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How do infants decide what to do at the brink of a precipice? Infants could use two sources of information to guide their actions: perceptual information generated by their own exploratory activity and social information offered by their caregivers. The current study investigated the role of locomotor experience in using social information—both encouragement and discouragement—for descending drop-offs. Mothers of 30 infants (experienced 12-month-old crawlers, novice 12-month-old walkers, and experienced 18-month-old walkers) encouraged and discouraged descent on a gradation of dropoffs (safe “steps” and risky “cliffs”). Novice walkers descended more frequently than experienced crawlers and walkers and fell while attempting to walk over impossibly high cliffs. All infants showed evidence of integrating perceptual and social information, but locomotor experience affected infants’ use of social messages, especially on risky dropoffs. Experienced crawlers and walkers selectively deferred to social information when perceptual information is ambiguous. In contrast, novice walkers took mothers’ advice inconsistently and only at extreme drop-offs.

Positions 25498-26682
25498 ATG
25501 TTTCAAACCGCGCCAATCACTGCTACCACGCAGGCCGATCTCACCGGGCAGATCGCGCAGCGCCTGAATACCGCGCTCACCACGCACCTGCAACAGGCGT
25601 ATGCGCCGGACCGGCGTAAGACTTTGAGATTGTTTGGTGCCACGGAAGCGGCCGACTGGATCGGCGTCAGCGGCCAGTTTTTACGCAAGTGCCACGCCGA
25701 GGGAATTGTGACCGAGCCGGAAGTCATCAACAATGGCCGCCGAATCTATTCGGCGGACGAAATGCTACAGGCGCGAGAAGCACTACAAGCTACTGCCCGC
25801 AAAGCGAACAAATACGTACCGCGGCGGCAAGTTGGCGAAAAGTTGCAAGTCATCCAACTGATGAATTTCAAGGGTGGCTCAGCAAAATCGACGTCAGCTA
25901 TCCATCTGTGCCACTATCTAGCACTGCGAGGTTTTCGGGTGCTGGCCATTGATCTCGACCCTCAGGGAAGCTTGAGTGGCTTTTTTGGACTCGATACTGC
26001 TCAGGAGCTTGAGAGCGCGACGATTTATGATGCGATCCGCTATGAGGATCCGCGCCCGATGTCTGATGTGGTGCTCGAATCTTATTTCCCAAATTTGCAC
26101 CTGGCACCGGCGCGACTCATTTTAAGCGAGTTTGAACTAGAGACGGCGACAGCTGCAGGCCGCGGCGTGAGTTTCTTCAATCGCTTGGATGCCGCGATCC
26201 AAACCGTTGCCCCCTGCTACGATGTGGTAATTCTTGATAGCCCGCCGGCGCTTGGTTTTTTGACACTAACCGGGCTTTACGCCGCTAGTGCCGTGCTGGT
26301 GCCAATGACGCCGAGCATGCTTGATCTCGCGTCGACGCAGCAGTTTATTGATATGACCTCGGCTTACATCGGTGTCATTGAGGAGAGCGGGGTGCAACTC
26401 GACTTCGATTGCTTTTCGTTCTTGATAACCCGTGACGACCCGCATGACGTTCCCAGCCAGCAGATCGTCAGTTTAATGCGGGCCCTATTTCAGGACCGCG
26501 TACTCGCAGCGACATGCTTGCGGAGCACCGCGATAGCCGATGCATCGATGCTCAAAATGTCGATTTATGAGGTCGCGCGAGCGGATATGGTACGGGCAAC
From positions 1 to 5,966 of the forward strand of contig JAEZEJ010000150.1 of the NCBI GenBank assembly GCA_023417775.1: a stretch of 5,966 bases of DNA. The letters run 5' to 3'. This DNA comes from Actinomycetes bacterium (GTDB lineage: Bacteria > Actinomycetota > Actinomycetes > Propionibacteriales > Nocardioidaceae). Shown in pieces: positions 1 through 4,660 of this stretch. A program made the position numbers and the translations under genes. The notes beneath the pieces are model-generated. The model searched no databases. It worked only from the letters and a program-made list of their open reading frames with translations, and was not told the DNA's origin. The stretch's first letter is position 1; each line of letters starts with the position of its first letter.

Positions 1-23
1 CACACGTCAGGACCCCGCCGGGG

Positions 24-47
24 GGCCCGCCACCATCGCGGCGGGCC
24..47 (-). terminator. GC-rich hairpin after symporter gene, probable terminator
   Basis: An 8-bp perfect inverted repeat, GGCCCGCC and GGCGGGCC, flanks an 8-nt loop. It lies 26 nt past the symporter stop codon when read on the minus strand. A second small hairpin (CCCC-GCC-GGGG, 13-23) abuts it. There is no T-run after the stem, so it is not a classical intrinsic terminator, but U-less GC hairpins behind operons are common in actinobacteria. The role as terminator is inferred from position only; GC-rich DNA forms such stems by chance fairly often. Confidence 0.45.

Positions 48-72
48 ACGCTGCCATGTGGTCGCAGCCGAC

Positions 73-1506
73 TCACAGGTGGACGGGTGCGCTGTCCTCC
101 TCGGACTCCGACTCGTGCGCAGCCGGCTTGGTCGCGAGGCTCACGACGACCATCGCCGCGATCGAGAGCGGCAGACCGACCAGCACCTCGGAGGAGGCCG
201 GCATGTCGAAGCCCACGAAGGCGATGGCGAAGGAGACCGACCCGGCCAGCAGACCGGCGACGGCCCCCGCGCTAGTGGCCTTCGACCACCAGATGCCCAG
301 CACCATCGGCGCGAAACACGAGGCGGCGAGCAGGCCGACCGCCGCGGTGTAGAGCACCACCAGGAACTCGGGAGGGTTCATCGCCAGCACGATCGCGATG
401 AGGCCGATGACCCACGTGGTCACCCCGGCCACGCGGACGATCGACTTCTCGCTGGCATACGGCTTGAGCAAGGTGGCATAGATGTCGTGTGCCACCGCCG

This article was originally published in frontiers in Psychology, available at doi: 10.3389/fpsyg.2016.00797.

This is an open-access article distributed under the terms of the Creative Commons Attribution License (CCBY).



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